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PUBLIC RELEASE DATE:
11-Dec-2005

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Contact: John Fleischman
jfleischman@ascb.org
513-929-4635
American Society for Cell Biology
@AmerSocCellBio

Nano springs eternal; Protozoan 'engine' posts nano records

Bioscience news from the cell biology meeting in San Francisco

Looking through his handmade microscope in 1702, it was Anton van Leeuwenhoek who first described the workings of a nano machine. He observed the rapid contraction of a stalk tethering the cell body of a tiny protozoan, Vorticella convallaria, to the surface of a leaf. Little did van Leeuwenhoek imagine that more than 300 years later, the biological spring that drives Vorticella would set records for speed and power in the nano world of cellular engines. It might also power future generations of nano devices and materials, according to biological engineer Danielle Cook France and colleagues at MIT, the Whitehead Institute, the Marine Biological Laboratory, and the University of Illinois, Chicago. France presented her findings Sunday at the 45th Annual Meeting of the American Society for Cell Biology in San Francisco.

The spring in the unicellular Vorticella is a contractile fiber bundle, called the spasmoneme, which runs the length of the stalk. At rest, the stalk is elongated like a stretched telephone cord. When it contracts, the spasmoneme winds back in a flash, forming a tight coil. To find out how fast and how hard Vorticella recoils, France and colleagues used modern microscopes and tools to measure the force and speed of the spring. This is one powerful engine, France reports. The spasmoneme's contraction is measured in nano-newtons of force and centimeters/second of speed in a biological world where the ruler markings are usually in tiny pico-newtons and micrometers/second. Gram for gram, the power of the spasmoneme engine outperforms human muscles and car engines.

It also runs on a different fuel. Molecular motors that power muscle contraction, for example, use ATP molecules for energy. The spasmoneme runs on calcium, but its drive mechanism was poorly understood until France and colleagues got under the nano hood. Like van Leeuwenhoek, the researchers studied Vorticella under the microscope but they also had specialized biochemical methods to slow and inhibit the contraction, to freeze-frame it, and to discern details of the calcium fuel system.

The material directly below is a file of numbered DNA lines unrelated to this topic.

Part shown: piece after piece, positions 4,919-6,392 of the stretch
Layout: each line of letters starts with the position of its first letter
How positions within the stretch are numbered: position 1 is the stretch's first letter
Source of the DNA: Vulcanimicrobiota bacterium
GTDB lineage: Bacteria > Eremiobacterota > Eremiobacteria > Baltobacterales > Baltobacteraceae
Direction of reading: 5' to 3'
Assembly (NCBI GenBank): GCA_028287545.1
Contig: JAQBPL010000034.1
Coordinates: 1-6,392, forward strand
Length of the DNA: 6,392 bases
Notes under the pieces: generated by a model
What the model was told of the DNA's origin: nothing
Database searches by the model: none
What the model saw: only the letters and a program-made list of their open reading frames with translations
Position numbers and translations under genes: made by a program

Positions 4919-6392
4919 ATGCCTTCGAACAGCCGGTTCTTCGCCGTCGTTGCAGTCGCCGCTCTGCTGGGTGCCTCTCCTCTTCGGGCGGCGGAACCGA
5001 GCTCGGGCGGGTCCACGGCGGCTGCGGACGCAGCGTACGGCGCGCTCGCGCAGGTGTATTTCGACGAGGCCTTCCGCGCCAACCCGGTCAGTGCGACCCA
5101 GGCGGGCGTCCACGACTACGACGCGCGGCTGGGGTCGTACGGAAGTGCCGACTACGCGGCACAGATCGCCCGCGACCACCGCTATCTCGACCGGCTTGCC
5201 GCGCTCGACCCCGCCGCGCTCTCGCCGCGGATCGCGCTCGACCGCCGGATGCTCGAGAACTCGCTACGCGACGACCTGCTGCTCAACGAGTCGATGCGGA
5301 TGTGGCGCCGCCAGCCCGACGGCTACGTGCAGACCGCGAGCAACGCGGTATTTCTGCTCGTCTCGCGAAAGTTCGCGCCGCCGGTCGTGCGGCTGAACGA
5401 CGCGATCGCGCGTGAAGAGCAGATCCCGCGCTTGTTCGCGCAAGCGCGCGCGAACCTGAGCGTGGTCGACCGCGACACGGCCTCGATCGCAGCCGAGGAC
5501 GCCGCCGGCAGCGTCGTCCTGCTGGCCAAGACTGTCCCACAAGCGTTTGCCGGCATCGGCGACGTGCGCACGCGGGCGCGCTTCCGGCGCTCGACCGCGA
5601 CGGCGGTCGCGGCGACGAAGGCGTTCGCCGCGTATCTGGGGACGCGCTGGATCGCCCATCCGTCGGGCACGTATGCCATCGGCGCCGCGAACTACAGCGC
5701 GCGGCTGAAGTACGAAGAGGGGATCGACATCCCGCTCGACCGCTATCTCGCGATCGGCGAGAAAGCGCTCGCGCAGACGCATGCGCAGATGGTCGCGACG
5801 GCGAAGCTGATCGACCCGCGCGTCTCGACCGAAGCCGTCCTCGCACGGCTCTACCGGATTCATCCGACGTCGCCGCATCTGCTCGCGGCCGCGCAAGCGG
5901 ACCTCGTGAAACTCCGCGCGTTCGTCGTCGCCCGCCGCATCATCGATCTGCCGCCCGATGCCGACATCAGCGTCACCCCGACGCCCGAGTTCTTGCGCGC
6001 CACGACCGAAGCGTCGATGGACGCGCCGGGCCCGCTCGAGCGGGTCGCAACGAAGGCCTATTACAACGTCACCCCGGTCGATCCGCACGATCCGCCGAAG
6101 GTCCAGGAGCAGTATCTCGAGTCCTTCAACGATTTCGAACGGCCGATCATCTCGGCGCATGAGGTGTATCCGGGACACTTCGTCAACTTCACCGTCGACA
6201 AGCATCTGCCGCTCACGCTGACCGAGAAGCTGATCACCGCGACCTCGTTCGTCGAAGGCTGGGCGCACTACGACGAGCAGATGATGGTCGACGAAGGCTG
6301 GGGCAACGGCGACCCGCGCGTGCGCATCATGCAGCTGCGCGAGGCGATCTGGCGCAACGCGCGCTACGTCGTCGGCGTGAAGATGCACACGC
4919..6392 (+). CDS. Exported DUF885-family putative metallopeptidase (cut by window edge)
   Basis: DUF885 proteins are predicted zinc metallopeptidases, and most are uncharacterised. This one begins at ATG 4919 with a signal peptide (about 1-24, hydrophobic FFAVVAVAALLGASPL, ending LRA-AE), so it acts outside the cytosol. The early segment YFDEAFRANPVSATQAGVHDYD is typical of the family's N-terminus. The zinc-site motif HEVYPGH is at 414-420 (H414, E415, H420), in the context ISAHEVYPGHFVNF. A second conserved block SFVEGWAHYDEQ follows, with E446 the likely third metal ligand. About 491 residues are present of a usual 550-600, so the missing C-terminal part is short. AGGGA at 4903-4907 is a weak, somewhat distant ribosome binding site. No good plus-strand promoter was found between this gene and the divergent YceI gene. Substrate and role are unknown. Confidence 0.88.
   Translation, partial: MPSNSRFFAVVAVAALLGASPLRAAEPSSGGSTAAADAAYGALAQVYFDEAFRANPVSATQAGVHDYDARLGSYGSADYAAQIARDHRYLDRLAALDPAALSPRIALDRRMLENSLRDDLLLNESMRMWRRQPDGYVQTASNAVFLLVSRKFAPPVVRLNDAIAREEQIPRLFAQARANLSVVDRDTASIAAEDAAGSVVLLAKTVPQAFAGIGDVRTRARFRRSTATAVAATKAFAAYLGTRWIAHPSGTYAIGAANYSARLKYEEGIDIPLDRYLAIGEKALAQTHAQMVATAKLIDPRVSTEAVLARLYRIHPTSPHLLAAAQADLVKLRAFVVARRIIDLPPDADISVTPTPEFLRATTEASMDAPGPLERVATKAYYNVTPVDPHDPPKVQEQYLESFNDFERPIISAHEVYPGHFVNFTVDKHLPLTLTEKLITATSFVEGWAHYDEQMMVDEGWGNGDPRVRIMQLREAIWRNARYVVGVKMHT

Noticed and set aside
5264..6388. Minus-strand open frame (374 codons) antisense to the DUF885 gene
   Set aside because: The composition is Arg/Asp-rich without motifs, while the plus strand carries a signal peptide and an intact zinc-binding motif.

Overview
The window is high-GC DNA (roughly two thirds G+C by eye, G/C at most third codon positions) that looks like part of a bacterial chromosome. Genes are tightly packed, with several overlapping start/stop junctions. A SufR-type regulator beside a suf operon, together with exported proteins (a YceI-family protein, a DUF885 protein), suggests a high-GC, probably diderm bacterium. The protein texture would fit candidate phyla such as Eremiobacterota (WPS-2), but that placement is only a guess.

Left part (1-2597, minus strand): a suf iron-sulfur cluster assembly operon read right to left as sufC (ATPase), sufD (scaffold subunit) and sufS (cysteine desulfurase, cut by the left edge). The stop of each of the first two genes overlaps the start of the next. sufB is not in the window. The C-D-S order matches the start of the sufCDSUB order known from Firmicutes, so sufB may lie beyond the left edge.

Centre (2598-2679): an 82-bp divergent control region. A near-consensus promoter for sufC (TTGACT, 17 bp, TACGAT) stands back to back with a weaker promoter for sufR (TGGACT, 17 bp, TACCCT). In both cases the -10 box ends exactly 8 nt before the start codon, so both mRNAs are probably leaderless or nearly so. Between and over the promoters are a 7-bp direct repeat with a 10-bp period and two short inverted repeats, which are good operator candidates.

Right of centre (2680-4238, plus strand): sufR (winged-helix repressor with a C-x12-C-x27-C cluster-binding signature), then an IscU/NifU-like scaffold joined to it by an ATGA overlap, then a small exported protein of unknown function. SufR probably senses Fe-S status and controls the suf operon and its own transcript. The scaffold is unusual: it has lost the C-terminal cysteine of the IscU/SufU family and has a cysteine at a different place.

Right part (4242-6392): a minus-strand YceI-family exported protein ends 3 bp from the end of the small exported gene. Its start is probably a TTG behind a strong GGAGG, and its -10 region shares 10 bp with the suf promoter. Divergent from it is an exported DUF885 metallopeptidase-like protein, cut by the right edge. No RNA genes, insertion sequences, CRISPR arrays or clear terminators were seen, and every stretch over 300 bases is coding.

Earlier research had identified a cellular protein, spasmin, as the possible calcium-responsive component of the stalk. "The Vorticella spasmins are now known to belong to the centrin family of calcium-binding proteins," says France. "Centrins are ubiquitous to eukaryotic cells and some family members are found in filamentous structures in organisms other than Vorticella, ranging from green algae to humans."

In sorting out centrin's role in the Vorticella spring, France and colleagues found that an antibody to Vorticella centrin abolished contractility. Along with other evidence, this interference suggests that the spasmoneme uses a powerful centrin-based mechanism that is unlike any complex actin or microtubule-based cellular engine, says France. "This leads us closer to understanding two things: how cells use centrin-based engines to generate enormous forces and how we can possibly reconstruct centrin-based materials and devices for our own use at the micrometer and nanometer scales."

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